In asana (yogic posture) practice when I notice that if I am only half there, I shift and start to greet life fully with a depth of heart and a longing to see the only moment there is.  Knowing this makes an arm movement an entry into mystery; that simple gesture becomes the entirety of my life, because it is all there is.  I feel the mystery of it; could I possibly have brought all these elements together, this floor, this air, this space, this motivation, myself?  So how can I say that “I” am doing it? Even the idea seems absolutely absurd! An almighty concordance of factors so breathtakingly beyond my control or imagination have come together to allow whatever is happening to transpire. 
Swami Nishchalananda practicing
Vajrasana in India
Therefore this moment deserves my utmost attention. An arm movement in an asana can take on an unknown, limitless quality.  The moving arm feels like it is traveling through an unknown galaxy, through a universe of space, leaving behind a luminous trail of light like a shooting star.  It is impossible in that moment to label it “arm” –it is a gesture of all-consuming loveliness.  The observer floods the moment with joy.  Every subtle shift in the movement becomes a universe of sensation to be witnessed.  When the “arm” meets the “ground,” I feel an explosion of joy as one miracle meets another miracle.  The substantial flows out of the insubstantial and back again.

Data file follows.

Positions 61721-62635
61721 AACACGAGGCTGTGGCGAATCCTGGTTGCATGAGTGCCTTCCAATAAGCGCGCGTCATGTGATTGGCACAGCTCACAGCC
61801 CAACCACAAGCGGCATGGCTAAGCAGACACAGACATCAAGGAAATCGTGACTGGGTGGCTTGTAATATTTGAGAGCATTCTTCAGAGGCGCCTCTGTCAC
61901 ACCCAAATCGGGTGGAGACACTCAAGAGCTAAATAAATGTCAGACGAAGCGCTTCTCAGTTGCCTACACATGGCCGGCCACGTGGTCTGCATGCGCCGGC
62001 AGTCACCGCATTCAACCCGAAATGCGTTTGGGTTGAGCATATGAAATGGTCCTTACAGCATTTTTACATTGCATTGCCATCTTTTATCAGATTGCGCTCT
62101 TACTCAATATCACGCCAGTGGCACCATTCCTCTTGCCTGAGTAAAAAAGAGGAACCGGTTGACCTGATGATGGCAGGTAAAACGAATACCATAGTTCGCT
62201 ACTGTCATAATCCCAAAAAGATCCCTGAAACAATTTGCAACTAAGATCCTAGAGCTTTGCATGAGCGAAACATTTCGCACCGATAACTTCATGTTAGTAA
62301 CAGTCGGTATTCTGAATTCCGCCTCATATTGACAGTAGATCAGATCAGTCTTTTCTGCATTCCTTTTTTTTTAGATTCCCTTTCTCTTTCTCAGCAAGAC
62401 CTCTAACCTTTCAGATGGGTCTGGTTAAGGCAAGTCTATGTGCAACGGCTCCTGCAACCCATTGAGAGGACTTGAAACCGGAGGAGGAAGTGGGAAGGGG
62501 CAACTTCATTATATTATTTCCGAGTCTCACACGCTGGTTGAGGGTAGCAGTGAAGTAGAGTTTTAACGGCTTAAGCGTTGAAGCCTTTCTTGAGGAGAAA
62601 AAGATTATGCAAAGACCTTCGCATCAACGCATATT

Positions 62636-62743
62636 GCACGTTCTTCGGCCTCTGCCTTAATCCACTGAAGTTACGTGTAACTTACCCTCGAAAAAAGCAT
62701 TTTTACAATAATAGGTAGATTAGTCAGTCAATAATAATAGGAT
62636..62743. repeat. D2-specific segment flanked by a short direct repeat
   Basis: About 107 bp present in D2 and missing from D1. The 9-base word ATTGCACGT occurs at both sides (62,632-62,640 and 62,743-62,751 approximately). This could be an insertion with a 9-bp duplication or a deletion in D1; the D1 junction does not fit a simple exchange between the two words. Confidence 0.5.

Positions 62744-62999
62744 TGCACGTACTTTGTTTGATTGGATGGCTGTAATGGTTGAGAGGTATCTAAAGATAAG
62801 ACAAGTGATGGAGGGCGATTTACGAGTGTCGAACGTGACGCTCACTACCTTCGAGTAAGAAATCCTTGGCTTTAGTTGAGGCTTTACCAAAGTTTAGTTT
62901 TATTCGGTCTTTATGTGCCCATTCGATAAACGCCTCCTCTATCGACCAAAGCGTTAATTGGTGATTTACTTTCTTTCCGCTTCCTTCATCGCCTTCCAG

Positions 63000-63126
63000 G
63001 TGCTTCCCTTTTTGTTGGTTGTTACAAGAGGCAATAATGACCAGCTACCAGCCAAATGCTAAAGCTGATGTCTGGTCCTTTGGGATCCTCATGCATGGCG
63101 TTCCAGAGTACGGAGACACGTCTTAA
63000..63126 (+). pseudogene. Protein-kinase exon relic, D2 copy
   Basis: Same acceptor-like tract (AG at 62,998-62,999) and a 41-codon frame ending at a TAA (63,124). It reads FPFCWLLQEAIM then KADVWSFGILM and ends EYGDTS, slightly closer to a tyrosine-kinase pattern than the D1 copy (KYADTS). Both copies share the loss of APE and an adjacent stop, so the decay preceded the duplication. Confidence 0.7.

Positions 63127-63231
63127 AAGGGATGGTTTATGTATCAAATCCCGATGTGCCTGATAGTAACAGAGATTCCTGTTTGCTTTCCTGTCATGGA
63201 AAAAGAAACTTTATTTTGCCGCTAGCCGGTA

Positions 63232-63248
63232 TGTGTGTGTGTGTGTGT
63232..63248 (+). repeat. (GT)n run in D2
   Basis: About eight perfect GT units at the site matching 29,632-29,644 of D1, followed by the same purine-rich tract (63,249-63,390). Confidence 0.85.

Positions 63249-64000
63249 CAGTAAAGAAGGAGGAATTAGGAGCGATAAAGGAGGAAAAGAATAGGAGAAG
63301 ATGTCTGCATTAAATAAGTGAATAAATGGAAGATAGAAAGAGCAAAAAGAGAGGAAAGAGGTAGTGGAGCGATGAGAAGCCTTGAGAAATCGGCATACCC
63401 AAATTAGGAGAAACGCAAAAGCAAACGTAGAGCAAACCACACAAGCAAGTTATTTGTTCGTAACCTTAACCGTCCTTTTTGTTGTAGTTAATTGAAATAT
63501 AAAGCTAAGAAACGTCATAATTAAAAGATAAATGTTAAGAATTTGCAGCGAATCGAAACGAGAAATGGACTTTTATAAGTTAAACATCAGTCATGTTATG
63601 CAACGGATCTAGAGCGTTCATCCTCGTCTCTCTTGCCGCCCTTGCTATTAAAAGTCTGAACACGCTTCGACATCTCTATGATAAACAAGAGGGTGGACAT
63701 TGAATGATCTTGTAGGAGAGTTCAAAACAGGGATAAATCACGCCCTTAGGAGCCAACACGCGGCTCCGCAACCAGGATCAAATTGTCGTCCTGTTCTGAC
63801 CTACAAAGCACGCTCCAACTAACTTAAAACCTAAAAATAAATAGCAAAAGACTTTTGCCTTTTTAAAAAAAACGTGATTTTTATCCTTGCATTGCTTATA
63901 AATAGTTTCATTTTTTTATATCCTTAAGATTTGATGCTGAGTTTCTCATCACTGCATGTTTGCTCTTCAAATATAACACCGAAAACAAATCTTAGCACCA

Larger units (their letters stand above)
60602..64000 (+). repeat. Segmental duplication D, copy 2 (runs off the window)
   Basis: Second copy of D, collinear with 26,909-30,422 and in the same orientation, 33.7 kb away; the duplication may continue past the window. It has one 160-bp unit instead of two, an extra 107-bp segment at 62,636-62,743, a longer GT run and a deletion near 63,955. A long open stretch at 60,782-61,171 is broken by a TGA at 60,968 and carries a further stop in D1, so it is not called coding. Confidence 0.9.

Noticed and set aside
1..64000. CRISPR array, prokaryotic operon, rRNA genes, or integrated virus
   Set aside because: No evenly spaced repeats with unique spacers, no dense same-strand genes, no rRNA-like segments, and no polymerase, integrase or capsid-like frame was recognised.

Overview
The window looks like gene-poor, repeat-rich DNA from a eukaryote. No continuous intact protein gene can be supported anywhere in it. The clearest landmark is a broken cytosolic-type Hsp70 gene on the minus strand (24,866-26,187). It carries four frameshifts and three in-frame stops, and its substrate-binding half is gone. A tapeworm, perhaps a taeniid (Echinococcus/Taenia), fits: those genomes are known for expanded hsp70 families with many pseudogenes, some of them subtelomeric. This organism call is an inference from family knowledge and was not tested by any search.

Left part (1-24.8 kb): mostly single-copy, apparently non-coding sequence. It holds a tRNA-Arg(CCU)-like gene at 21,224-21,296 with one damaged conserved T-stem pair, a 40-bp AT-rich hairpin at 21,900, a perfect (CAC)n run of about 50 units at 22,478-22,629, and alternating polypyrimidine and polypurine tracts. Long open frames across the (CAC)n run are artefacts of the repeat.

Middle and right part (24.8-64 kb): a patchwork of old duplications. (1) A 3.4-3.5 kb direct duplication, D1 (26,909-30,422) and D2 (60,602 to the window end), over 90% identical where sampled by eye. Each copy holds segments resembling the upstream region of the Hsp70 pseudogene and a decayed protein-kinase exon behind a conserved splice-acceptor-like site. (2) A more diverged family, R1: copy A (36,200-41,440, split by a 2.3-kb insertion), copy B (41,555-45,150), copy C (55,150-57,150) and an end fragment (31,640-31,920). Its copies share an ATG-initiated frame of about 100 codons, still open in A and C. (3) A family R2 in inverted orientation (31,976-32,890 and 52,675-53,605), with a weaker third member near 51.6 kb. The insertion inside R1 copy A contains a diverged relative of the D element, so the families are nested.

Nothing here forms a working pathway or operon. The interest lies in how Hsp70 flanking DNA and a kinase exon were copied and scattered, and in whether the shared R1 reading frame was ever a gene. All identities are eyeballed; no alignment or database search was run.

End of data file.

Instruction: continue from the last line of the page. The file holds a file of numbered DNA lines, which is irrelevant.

After this kind of experience I watch the mundane mind return; it is a profoundly different lens through which to perceive the outside world and it awakens a thrill of how life wants to act now, practically and within time.  The Manipura Chakra reveals the many different levels in which action can take place.  I see the red triangle of Manipura dissolve into the Light as I witness how engaging in action can be a gateway to diverse aspects of my being.

The Anahata and Agya Chakras
The Anahata speaks of the subtlety of air and I become aware of what I need to surrender in order to enter into the lightness and refinement of the spiritual Heart. I am profoundly interested to see whether this heart of mine is capable of love outside the normal stereotypical roles and definitions. I have found that connection with a teacher fosters a love utterly different from the egoic flattering that I have foolishly understood as love in the past.  Swami Gyan Dharma says that love is the genuine wish to see another grow. I deeply appreciate this definition.   The love which connects a teacher and student fiercely forces me to drop the weight of conditioned understanding. It helps me to become less; this is the lightening that allows movement within the fineness of Anahata.
Part of a mandala created at the Ashram,
with Om the symbol of Agya